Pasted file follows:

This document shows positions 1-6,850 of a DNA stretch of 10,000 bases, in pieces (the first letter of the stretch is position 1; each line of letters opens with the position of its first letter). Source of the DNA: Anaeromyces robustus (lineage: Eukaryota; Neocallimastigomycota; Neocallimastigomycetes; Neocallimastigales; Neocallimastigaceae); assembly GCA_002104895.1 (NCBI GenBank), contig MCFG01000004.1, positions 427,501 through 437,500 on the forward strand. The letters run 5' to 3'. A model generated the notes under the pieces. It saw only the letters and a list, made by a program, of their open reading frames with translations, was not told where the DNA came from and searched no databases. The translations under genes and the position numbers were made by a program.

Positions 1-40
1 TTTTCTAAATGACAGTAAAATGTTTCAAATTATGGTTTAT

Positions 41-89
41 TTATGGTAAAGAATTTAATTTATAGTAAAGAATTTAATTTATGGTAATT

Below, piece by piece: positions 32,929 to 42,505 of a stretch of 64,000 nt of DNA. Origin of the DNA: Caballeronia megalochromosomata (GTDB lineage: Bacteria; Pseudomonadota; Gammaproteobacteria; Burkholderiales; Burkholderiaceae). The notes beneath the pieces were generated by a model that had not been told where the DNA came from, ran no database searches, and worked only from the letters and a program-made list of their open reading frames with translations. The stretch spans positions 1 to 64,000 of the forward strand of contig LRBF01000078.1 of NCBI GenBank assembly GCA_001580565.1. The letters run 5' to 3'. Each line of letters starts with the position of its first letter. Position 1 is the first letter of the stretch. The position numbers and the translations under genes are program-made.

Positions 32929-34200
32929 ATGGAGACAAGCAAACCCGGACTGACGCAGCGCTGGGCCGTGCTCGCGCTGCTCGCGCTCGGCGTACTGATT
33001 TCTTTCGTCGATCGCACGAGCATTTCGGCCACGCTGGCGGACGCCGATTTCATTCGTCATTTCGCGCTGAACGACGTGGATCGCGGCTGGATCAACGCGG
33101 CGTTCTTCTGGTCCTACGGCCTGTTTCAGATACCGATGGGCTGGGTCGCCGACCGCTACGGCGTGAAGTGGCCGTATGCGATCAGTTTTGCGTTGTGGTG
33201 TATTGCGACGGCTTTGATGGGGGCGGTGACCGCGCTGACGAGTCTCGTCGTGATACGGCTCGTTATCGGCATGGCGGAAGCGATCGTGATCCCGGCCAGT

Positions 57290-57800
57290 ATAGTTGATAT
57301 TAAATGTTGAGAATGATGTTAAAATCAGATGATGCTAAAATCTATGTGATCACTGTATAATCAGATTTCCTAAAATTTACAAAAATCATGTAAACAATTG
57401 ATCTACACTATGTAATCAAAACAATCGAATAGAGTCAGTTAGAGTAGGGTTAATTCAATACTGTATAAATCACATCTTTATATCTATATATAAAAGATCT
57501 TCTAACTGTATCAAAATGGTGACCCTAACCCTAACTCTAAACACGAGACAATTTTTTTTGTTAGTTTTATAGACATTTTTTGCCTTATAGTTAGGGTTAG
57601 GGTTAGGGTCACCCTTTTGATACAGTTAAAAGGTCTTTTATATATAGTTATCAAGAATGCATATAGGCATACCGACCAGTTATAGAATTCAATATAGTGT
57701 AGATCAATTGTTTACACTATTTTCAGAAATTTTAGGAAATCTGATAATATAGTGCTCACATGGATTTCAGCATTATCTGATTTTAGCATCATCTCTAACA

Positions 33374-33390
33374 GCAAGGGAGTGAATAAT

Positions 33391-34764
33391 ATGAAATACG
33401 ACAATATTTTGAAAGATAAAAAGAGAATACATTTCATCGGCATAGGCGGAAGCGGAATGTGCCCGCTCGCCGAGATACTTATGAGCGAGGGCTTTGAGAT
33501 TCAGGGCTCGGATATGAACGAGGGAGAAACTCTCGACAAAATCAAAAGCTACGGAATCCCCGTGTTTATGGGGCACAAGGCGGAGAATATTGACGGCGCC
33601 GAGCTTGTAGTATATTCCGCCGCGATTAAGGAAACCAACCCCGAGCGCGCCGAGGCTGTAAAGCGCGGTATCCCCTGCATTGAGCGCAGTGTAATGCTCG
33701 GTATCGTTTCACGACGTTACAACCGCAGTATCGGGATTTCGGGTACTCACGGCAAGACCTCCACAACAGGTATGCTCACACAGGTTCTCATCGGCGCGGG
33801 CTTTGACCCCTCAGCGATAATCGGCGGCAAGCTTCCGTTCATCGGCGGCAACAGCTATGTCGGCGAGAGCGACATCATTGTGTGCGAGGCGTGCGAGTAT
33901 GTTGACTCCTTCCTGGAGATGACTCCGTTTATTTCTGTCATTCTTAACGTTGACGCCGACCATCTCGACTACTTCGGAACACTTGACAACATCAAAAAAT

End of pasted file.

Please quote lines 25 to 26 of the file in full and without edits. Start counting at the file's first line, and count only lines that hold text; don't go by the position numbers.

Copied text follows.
33601 GAGCTTGTAGTATATTCCGCCGCGATTAAGGAAACCAACCCCGAGCGCGCCGAGGCTGTAAAGCGCGGTATCCCCTGCATTGAGCGCAGTGTAATGCTCG
33701 GTATCGTTTCACGACGTTACAACCGCAGTATCGGGATTTCGGGTACTCACGGCAAGACCTCCACAACAGGTATGCTCACACAGGTTCTCATCGGCGCGGG